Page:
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States and US. Territories Receive $40 Million in Grants to Improve 911 Services

September 28, 2009
News Media Contact
Commerce Department


The U.S. Department of Transportation's National Highway Traffic Safety Administration (NHTSA) and the U.S. Department of Commerce's National Telecommunications and Information Administration (NTIA) today announced more than $40 million in grants to 30 states and U.S. territories to help 911 call centers across the country improve the ability to locate people calling from wireless and Internet-connected telephones.

"Reaching a 911 operator can make the difference between life and death," U.S. Secretary of Transportation Ray LaHood said.  "These grants will give states and territories the opportunity to improve their 911 systems, enhance safety and help save countless lives across America."

"A majority of emergency 9-1-1 calls are now coming from wireless and Internet-connected telephones," said U.S. Commerce Secretary Gary Locke. "These grants will help first responders locate where these calls are made and to ensure that help arrives quickly."

The E-911 grant program was authorized under the Ensuring Needed Help Arrives Near Callers Employing 911 (ENHANCE 911) Act of 2004 (Pub. L. 108-494, codified at 47 U.S.C. 942).  The grants were available to all states, the District of Columbia, Puerto Rico and U.S. territories. The Act authorizes grants for the implementation and operation of Phase II enhanced 911 services and for migration to an IP-enabled emergency network. To qualify for a grant, an applicant must submit a State 911 plan and project budget, designate an E- 911 coordinator, and certify, among other things, that the State and other taxing jurisdictions within the State have not diverted E-911 charges for any other purpose within 180 days preceding the application date.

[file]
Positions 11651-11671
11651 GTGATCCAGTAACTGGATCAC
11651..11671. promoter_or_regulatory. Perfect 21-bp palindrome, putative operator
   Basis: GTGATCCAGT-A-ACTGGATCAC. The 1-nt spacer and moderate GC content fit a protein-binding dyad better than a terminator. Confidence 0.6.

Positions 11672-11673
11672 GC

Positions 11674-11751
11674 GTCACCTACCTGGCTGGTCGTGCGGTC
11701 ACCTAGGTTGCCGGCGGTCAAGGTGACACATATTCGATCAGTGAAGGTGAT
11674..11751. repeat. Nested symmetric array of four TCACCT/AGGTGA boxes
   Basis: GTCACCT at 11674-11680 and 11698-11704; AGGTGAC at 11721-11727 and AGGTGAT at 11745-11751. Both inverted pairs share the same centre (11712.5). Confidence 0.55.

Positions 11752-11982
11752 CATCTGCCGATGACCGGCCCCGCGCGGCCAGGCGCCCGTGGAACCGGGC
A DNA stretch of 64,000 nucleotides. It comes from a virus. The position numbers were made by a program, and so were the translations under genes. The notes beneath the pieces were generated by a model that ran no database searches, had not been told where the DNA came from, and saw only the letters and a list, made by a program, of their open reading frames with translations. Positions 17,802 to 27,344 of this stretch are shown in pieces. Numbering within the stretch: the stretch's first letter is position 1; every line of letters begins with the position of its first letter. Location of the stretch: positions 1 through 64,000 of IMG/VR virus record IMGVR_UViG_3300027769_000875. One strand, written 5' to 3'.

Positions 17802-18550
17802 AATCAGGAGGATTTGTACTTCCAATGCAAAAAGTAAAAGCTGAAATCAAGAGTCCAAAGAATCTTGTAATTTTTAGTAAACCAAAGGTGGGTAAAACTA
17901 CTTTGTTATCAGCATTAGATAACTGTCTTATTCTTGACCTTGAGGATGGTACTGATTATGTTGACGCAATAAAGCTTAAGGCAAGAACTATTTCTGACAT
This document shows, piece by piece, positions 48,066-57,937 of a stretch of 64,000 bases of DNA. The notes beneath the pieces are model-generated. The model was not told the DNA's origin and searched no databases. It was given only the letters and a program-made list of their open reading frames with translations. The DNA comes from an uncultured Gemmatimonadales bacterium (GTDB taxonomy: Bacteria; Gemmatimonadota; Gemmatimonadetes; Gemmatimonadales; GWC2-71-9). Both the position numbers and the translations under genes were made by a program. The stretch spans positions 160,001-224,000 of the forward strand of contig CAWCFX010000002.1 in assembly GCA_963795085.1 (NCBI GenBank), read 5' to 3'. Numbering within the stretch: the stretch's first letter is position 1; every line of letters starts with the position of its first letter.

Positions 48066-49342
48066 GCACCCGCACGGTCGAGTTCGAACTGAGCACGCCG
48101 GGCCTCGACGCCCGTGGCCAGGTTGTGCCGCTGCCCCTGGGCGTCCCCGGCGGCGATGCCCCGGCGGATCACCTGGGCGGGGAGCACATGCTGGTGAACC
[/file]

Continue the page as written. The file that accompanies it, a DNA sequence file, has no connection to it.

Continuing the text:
The funds could be used to implement advanced technologies to deliver 9-1-1 calls with automatic crash location information as well as evacuation alerts to people using wireless services, warning them of dangerous situations like a bridge being washed out or a toxic spill.

All states and territories did not apply for funding. Following is a list of grant awards by state and U.S. territory:

Grant awards by states:

Alabama  $950,000.00
American Samoa  $200,000.00
Arizona $1,250,725.39
Arkansas $594,060.05
California $4,346,352.77
Colorado $487,500.00
Connecticut $792,125.65
Florida  $2,669,728.30
Indiana $1,563,140.00
Iowa      $1,333,456.30
Kansas $385,450.00
Kentucky $1,165,593.68
Maryland $955,680.53
Massachusetts $1,051,135.47
Michigan    $1,699,999.99
Minnesota    $1,744,926.44
Missouri   $1,694,889.24
Montana $871,597.80
Nebraska    $484,000.00
New Hampshire     $642,948.39
New Mexico    $888,893.68
North Dakota $912,722.58
Oklahoma  $1,396,871.63
Pennsylvania    $2,478,157.16
Puerto Rico $500,000.00
South Dakota      $910,365.39
Tennessee   $1,499,557.54


Virginia  $1,000,000.00
Washington $1,464,362.35

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